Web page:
Four victims of a fuel tanker explosion in northern Lebanon died in quick succession on Sunday, taking the death toll to 31.
They included Hassan Al Maslamani, one of three men flown to Abu Dhabi for treatment after the blast one week ago.
“This number can still increase,” Jean Helou, the director of the medical directorate at Lebanon’s health ministry, told The National.
He said 32 people were being treated for injuries sustained in the blast on August 15, several of whom were in hospital abroad.
Al Maslamani, 31, and two others were treated at the burns unit of Sheikh Shakhbout Medical City.
The UAE bore the expense, said Fouad Dandan, Lebanon’s ambassador to the country. He said the two surviving patients were in stable condition and doctors had said they were likely to recover.
Al Maslamani’s body was to be flown to Lebanon on Sunday evening.
The state-run National News Agency reported that a fourth man suffering from severe burns died on Sunday afternoon. Mahmoud Hussein Awad, a Syrian national, was a resident of the town of Al Kouachra, close to the Syrian border.
A Lebanese soldier, Corporal Raed Al Hassan, was buried on Sunday morning in Al Daouseh, where he was from, two days after four members of the same family were laid to rest in the town. All had died in the blast.
Al Hassan was taken to Turkey on Wednesday alongside an injured civilian. Caretaker health minister Hamad Hasan said they had suffered burns to 90 per cent of their bodies.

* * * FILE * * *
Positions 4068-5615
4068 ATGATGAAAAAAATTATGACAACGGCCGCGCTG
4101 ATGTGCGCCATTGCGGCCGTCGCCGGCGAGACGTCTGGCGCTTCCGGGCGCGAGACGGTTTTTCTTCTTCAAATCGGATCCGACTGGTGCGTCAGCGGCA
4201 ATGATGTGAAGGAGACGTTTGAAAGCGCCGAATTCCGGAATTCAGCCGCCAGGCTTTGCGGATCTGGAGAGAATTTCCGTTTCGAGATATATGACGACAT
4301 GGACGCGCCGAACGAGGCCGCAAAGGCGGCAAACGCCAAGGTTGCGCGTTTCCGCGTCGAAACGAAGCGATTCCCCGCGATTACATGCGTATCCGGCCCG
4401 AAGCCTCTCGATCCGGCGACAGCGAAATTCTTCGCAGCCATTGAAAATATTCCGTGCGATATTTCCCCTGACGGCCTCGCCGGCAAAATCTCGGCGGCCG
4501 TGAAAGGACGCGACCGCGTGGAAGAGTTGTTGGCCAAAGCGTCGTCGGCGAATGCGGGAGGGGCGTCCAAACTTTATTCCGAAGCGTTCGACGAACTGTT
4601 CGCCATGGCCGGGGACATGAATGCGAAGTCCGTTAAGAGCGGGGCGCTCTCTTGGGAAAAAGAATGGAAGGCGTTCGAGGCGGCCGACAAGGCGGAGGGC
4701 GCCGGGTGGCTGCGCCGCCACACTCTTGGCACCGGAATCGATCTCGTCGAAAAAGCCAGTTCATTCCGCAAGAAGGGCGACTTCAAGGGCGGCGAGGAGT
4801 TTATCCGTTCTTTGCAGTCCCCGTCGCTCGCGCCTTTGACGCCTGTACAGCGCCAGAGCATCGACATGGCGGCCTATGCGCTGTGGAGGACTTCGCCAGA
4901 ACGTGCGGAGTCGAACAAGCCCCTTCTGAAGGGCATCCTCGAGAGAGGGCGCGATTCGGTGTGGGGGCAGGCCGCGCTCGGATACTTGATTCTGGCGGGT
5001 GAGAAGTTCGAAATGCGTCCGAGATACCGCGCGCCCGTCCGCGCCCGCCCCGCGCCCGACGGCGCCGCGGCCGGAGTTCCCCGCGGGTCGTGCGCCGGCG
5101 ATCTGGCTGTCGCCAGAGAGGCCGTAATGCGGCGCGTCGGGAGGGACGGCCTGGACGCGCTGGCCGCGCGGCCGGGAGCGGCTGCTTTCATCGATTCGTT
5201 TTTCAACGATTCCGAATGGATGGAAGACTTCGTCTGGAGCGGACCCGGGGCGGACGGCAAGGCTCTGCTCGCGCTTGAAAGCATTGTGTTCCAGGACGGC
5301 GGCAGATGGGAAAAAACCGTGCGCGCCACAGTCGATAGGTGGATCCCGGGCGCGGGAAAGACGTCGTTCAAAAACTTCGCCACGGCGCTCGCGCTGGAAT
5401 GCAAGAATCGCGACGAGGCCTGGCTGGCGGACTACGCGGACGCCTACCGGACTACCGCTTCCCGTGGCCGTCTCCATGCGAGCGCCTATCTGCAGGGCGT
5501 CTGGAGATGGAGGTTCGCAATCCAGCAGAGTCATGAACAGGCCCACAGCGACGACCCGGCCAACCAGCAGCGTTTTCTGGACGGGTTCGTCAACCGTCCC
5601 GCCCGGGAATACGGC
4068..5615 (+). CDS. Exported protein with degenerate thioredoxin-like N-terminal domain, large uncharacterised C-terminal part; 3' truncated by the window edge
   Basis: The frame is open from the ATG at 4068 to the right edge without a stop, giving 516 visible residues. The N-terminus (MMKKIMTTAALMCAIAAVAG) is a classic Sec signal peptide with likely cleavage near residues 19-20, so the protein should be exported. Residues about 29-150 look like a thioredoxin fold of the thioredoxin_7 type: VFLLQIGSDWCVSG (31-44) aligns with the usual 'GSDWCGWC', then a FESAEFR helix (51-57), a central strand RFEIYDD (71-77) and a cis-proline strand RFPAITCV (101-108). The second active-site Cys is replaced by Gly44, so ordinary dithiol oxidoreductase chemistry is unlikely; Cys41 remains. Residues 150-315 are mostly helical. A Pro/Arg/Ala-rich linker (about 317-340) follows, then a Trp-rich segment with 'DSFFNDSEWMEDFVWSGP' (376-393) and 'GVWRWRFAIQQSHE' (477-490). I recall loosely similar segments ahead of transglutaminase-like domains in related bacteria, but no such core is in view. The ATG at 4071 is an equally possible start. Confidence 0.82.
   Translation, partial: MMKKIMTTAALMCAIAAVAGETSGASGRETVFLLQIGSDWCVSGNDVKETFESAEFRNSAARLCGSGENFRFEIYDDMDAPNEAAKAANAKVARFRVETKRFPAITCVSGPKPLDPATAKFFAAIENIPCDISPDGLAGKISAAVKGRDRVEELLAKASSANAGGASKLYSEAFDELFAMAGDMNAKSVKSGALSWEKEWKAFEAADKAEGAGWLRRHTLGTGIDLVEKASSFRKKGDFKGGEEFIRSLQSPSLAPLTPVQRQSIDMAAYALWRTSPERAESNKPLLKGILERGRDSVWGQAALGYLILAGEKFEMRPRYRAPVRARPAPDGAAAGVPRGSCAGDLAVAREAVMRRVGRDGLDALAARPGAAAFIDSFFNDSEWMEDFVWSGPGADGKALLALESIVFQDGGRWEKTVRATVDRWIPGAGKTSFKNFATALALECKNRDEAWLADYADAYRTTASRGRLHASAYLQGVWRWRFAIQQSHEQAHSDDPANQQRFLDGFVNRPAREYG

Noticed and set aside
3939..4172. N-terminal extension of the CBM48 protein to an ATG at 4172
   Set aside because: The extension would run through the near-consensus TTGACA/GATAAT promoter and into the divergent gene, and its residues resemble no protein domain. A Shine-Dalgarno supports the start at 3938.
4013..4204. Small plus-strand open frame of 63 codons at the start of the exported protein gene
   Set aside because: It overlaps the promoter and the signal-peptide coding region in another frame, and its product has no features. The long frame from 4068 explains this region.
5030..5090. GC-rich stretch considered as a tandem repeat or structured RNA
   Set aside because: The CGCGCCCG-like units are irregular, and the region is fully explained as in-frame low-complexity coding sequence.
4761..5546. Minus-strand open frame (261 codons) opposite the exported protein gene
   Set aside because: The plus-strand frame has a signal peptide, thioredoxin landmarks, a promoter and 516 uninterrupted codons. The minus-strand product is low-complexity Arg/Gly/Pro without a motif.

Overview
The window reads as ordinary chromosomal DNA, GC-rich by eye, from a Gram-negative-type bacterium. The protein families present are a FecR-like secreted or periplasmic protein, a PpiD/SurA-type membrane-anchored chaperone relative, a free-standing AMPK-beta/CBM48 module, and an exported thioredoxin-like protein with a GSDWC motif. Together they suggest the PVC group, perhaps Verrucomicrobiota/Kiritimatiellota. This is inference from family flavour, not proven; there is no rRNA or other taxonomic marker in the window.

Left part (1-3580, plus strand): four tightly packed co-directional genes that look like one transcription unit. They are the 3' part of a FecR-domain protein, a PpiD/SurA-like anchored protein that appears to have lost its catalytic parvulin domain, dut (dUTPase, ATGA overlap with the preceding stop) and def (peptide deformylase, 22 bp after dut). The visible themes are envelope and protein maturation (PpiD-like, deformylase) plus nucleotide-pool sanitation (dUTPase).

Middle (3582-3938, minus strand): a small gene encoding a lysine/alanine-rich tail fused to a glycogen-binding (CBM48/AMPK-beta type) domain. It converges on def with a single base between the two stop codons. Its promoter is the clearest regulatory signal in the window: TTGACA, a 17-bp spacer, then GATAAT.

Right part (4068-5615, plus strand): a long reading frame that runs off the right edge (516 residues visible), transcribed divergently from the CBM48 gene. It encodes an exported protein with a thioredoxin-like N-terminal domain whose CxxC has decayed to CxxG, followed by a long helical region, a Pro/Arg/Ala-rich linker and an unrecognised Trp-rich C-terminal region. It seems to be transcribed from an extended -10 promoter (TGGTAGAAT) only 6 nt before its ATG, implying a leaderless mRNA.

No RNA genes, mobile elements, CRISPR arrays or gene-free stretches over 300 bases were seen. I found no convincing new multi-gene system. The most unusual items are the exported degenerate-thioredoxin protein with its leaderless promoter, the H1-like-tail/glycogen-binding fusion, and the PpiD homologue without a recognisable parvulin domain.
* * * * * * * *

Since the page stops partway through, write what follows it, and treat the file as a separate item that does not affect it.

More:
On Saturday, the NNA reported that a Syrian man, Omar Al Jadaa, had died from severe burns sustained in the explosion.
Two of his brothers were also killed by the blast, and the NNA said their grandmother died after hearing of Al Jadaa’s death.
The siblings were among the crowd that rushed to take fuel from a tanker that had been seized by the army on the evening of August 14 in the village of Al Tleil in Akkar, a remove and impoverished region.
Soldiers had previously been deployed across the country to clamp down on hoarded fuel.
The army distributed the fuel confiscated in Al Tleil to locals, in a move repeated around the country.
Soldiers who witnessed the incident early the next morning told The National the son of the fuel’s owner angrily tried to put a stop to the distribution and that shots were subsequently fired.
The Red Cross reported 79 injured on the day of the blast. It came as a severe blow to Lebanon, which is already battling its worst economic crisis, compounded by Covid-19 and the huge explosion in Beirut last year.
“Lebanese leaders have burnt the country and turned us into beggars,” Fawzi Hammad, a retired labourer from Akkar who lost three relatives in the blast, previously told The National.
The NNA reported on Sunday that relatives of Hani Suleiman, who was injured in the blast, had blocked a road in the town of Al Bireh in Akkar in protest because he had not been transferred abroad for treatment, despite his mother’s pleas for help.
Six more injured are expected to be taken to Kuwait on Sunday evening.
Lebanon’s cash-strapped hospitals are struggling to meet patients’ basic needs, including supplying them with intravenous fluid.
Electricity shortages have forced many to turn off cooling systems, despite the intense summer heat and humidity.
A committee dedicated to following up on the explosion, and which includes mayors from several towns of Akkar, criticised President Michel Aoun on Sunday for his apparent lack of empathy.
Mr Aoun “did not offer his condolences in last night’s speech to the families of the victims and wounded, and did not address the tragedy that befell the people of Akkar, in which dozens were killed, mostly soldiers,” the committee said.
They called on the Justice Ministry to clarify the course of the investigation into the reasons of the explosion.